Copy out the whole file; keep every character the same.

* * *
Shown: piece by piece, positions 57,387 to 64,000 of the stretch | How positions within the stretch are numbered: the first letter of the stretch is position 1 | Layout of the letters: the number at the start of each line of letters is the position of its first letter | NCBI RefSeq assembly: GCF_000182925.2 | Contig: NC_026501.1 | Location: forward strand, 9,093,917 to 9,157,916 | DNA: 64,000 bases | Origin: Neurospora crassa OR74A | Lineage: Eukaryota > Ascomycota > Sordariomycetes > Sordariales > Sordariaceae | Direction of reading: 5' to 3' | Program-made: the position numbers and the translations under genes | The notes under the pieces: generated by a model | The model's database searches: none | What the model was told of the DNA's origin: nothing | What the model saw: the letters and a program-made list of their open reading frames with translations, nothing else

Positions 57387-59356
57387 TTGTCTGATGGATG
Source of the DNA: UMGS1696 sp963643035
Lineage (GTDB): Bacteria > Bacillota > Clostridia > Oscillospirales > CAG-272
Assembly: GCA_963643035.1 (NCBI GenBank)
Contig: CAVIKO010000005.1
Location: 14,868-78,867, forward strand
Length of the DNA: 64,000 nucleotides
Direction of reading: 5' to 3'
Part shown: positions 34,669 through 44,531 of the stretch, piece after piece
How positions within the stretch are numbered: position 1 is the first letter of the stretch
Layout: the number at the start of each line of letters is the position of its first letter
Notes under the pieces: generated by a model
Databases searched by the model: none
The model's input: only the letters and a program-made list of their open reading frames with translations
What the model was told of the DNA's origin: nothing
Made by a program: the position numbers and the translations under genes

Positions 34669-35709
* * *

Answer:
Shown: piece by piece, positions 57,387 to 64,000 of the stretch | How positions within the stretch are numbered: the first letter of the stretch is position 1 | Layout of the letters: the number at the start of each line of letters is the position of its first letter | NCBI RefSeq assembly: GCF_000182925.2 | Contig: NC_026501.1 | Location: forward strand, 9,093,917 to 9,157,916 | DNA: 64,000 bases | Origin: Neurospora crassa OR74A | Lineage: Eukaryota > Ascomycota > Sordariomycetes > Sordariales > Sordariaceae | Direction of reading: 5' to 3' | Program-made: the position numbers and the translations under genes | The notes under the pieces: generated by a model | The model's database searches: none | What the model was told of the DNA's origin: nothing | What the model saw: the letters and a program-made list of their open reading frames with translations, nothing else

Positions 57387-59356
57387 TTGTCTGATGGATG
Source of the DNA: UMGS1696 sp963643035
Lineage (GTDB): Bacteria > Bacillota > Clostridia > Oscillospirales > CAG-272
Assembly: GCA_963643035.1 (NCBI GenBank)
Contig: CAVIKO010000005.1
Location: 14,868-78,867, forward strand
Length of the DNA: 64,000 nucleotides
Direction of reading: 5' to 3'
Part shown: positions 34,669 through 44,531 of the stretch, piece after piece
How positions within the stretch are numbered: position 1 is the first letter of the stretch
Layout: the number at the start of each line of letters is the position of its first letter
Notes under the pieces: generated by a model
Databases searched by the model: none
The model's input: only the letters and a program-made list of their open reading frames with translations
What the model was told of the DNA's origin: nothing
Made by a program: the position numbers and the translations under genes

Positions 34669-35709